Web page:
C: I am indeed a mediocre drummer! I don’t play all that much anymore though. Before Owen was born I used to play once a week or so, with some friends. And, yep, in high school I had some dreams of “making it” in a band. Why? Just for the usual reasons, I think, it seemed to be an incomparably fun way to make a handsome living. Also, it held the promise of meeting and possibly impressing girls. I guess I probably would have liked to play drums for Kiss in the ‘70s. That was probably a pretty good time and I’m at least as good a drummer as Peter Criss now. [Wasn’t he impersonated by a hobo some years back? –ed.] I’d have a different answer to the question of who I’d most like to be able to play drums like (Rey Washam or Mac McNeilly, or the guy from RFTC, probably). My very first band was called The Floorshow (I came up with the name – based on my affection for The Sisters of Mercy in ’85 or so) and we played a handful of cover songs. The first song we learned together was AC/DC’s “Walk All Over You.” [Ah, that explains the AC/DC explosion coming from your cubicle last week while you were, presumably, answering these questions. –ed.]
L: You are Kinski’s A+R guy and you recently went down to Oklahoma and Texas to see them play in some big ass stadiums when they were opening for Tool. Tell me a good story about one of these shows.
C: Those Tool shows were really fun! And, those Tool guys and all their crew were incredibly good to Kinski. The singer from Tool has some sort of customized police car that he tows behind his bus and drives around in the different cities they play. [Yawn. This is not at all the kind of story I was looking for here. –ed.]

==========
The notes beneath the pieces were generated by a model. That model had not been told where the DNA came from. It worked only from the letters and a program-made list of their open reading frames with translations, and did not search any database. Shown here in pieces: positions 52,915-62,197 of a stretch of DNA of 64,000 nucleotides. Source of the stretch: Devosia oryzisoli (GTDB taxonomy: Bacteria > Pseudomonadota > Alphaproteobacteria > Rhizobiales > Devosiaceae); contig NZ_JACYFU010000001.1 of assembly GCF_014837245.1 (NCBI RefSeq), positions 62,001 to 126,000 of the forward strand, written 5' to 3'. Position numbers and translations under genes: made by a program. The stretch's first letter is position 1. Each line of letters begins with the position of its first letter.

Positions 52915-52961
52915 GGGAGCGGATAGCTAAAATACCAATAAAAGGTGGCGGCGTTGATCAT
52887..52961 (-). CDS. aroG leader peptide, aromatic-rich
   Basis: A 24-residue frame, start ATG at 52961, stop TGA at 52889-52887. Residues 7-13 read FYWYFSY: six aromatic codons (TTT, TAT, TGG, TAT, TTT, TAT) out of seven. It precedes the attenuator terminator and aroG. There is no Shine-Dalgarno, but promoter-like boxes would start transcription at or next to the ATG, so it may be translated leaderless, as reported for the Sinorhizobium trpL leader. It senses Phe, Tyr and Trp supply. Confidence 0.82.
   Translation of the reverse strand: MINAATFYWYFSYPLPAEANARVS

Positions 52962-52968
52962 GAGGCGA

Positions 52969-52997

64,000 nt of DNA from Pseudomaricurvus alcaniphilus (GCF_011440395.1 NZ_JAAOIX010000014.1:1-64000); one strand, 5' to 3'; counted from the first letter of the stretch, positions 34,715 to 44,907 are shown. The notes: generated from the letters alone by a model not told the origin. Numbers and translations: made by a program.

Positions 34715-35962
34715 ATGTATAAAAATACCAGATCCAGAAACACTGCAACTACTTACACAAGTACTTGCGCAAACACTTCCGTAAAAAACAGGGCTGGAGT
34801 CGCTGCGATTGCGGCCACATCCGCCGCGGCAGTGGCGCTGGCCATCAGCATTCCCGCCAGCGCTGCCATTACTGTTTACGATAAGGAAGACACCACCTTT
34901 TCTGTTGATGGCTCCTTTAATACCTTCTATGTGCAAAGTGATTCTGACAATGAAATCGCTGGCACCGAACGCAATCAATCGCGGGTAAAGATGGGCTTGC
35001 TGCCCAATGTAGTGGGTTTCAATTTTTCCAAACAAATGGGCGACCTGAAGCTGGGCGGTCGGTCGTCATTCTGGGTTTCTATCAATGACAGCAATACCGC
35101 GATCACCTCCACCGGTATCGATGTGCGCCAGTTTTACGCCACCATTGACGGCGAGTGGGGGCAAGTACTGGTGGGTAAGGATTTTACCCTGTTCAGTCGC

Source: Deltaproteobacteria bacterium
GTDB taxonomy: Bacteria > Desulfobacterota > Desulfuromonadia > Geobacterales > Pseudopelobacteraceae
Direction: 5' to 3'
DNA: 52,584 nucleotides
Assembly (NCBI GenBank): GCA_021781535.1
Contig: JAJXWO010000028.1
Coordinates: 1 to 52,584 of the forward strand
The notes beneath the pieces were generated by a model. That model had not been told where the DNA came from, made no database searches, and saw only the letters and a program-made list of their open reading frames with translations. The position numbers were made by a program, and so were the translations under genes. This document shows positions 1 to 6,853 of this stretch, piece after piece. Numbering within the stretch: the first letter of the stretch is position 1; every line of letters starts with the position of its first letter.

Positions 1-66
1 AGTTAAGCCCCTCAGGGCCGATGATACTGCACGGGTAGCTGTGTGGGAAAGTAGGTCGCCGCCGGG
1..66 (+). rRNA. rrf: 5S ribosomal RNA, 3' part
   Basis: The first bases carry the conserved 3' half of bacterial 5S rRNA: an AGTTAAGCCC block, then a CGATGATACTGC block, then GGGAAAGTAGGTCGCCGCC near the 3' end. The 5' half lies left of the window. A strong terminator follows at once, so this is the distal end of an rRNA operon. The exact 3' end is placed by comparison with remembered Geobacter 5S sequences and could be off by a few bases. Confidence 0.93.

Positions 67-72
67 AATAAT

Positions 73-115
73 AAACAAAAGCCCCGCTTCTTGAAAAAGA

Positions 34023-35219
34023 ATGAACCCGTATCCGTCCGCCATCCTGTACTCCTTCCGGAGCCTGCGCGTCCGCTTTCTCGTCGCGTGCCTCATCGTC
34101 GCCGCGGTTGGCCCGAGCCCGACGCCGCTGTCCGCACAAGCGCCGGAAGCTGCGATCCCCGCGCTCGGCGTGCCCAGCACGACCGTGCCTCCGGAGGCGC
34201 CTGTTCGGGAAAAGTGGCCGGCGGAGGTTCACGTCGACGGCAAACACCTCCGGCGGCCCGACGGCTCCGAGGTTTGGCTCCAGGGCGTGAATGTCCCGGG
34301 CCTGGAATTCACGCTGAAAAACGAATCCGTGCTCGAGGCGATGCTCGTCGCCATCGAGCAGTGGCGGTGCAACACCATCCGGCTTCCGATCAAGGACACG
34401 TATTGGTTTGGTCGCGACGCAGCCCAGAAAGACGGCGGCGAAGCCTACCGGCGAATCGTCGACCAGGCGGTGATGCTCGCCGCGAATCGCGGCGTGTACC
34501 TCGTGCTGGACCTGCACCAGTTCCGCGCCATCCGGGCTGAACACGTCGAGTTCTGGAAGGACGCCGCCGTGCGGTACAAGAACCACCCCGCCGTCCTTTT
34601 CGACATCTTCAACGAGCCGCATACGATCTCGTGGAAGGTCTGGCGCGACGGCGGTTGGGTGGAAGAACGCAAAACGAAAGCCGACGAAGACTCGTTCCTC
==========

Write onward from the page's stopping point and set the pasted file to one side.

L: What was your first job? What was your last before Sub Pop? What did you imagine yourself doing when you were a kid?
C: I had paper routes as a kid, but my very first real job was as an usher at The Pageant of the Masters in Laguna Beach. It’s this thing where people pose as works of art. They did a bit on it in Arrested Development. It was just for the summer – a couple summers in a row, actually. The guy who narrated it (Thurl Ravenscroft) was the voice of Tony the Tiger from TV commercials, and OJ Simpson came to at least one of the performances I worked [Was he wearing gloves? –ed.]. That was a really great job… Before Sub Pop I worked at Fantagraphics Books (the comic book [boob –ed.] publisher I mentioned above), doing marketing and promotions. When I was a kid I wanted to be an astronaut, or a professional soccer player, or skateboarder, or play drums in a band – that kind of thing. [Wow! You do almost all of those things, minus the space one! Congratulations! –ed.]
L: You are known around the office as “Rad Dad” because you still go skate boarding and stuff. Were you a bad teenager? Did you give your parents a hard time? Will you be disappointed if skate boarding and rock music is totally boring to your kids?